Last night at bedtime he was down in his pen with just John and I to try to get him up. We tried pulling him up with the halter and John helping his back end, but weren't accomplishing much. John went to get the tractor so we could move him on a 4x8 piece of plywood dragging behind the tractor. Went to all that trouble and I guess he decided no ride for him. He managed to flop around and get on his feet. We had to steady him for awhile until he got his legs organized. We encouraged him to go down into the wash with animal crackers, which was fine with him. The ground was so much softer in the wash and was a good place for him to lay down or just stand. So what does he do..........follows us back up the side of the wash, thought we should have some more animal crackers, which of course we did.
This morning he was in his pen waiting for breakfast, I of course made sure he had extras and many more Fruit Loops than he normally got with his pergolide. We were trying to watch for when he got done eating, but he managed to lay down before we could stop him. We wanted to get him out of the pen, where it would be easier for John to use the tractor to move him, but as usual, Pepper did his own thing.
Dr. Nancy and Tanya got here on time and for the most part it was an easy transition. She had to find the vein thru his old tough hide and he got tired of being poked and fussed a little, wouldn't have expected anything else from him. He never was one to "go along to get along".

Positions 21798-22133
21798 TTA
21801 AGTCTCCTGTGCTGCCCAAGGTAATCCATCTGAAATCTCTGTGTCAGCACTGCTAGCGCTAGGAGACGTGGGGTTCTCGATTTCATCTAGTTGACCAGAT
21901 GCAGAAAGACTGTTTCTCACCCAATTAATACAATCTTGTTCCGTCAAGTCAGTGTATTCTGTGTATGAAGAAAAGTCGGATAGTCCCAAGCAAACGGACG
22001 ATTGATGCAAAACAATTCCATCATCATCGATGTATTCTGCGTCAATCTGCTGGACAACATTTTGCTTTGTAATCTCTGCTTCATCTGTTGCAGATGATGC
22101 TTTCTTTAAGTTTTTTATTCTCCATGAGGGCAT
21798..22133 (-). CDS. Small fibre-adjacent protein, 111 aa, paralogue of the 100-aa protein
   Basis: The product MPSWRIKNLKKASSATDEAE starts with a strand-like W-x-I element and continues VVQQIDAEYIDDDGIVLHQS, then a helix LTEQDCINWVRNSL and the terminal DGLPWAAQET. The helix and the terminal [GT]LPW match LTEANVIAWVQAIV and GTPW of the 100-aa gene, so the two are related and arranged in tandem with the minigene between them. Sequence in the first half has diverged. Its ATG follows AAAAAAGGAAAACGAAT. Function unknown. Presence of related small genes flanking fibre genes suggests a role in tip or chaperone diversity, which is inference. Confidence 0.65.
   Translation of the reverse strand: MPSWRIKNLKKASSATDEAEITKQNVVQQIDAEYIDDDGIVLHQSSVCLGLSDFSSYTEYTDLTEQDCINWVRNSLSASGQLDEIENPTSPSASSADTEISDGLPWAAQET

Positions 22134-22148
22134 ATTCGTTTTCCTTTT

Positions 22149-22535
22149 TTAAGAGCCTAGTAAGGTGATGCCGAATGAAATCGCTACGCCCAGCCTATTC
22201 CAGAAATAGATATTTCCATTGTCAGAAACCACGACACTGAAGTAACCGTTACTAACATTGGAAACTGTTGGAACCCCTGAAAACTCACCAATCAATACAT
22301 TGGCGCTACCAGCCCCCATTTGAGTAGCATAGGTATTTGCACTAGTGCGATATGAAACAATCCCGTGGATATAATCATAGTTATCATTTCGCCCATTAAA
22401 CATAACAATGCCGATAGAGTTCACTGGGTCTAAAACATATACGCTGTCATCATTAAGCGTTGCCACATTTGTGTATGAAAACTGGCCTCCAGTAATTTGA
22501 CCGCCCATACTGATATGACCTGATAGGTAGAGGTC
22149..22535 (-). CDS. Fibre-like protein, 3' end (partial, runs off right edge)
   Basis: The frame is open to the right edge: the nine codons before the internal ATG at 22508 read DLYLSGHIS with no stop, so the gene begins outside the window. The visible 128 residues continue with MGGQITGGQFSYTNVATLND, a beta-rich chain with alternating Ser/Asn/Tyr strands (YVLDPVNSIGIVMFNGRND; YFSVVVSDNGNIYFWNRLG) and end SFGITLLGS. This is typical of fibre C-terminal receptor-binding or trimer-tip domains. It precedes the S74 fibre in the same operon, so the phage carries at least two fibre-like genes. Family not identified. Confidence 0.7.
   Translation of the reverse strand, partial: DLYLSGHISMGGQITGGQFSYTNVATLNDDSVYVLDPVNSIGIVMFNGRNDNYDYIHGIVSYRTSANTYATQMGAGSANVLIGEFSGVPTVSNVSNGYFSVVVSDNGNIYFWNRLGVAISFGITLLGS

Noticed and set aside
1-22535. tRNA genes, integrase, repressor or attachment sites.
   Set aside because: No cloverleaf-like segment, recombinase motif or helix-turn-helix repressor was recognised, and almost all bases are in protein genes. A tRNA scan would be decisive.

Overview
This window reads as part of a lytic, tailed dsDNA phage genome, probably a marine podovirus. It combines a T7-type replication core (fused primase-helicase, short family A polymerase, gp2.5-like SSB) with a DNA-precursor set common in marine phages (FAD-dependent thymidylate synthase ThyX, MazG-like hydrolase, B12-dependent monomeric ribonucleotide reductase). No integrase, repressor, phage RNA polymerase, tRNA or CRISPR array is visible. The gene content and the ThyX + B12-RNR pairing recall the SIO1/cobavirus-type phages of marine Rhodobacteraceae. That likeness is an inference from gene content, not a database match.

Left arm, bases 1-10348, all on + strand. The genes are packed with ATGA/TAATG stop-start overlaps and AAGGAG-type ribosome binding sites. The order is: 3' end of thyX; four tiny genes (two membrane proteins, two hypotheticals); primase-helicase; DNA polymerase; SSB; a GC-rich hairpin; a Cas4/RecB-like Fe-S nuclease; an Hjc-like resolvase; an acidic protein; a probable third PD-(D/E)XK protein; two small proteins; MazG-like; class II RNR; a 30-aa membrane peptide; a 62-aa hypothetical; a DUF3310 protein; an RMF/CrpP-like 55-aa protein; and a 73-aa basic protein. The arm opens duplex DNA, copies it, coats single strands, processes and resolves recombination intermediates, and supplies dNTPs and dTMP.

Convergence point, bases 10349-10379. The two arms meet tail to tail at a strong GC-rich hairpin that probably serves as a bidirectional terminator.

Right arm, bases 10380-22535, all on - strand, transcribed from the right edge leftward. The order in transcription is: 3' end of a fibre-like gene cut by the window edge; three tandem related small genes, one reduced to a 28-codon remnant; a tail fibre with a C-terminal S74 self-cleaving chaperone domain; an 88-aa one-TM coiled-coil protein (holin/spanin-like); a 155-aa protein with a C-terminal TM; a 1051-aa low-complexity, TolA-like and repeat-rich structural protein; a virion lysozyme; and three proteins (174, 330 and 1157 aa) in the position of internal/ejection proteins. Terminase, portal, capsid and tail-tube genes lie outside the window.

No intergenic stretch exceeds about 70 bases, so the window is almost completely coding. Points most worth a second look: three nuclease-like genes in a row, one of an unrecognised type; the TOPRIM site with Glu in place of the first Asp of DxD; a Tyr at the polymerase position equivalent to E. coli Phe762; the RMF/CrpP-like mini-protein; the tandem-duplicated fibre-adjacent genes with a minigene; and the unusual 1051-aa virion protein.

Pepper came here in 1997 or 1998. He had been a family roping donkey. I think that means they didn't dally the rope when they roped him. You can see thru the years he got much greyer. He actually was black in his hey day according to the owner.
We have no idea how old he was, but he was here 16-17 years and was with that family till the kids were grown. On tours we usually told the people he was on the wrong side of 35, which was probably pretty close.
If determination and enjoying life counted for anything he would have lived forever. But between the cracked hip, blown knee and 2 feet that were a jumbled mess inside, not to mention Cushings disease, even though the ears were up (never saw them any other way) and the eyes bright as diamonds, it was time to let him rest.
I hope he is running on strong legs as he was many years ago, with those ears up and finding all the mesquite beans he can hold. We always said, he could always hear a bean pod hit the ground at 100 yards. They are all special, but some are just really special.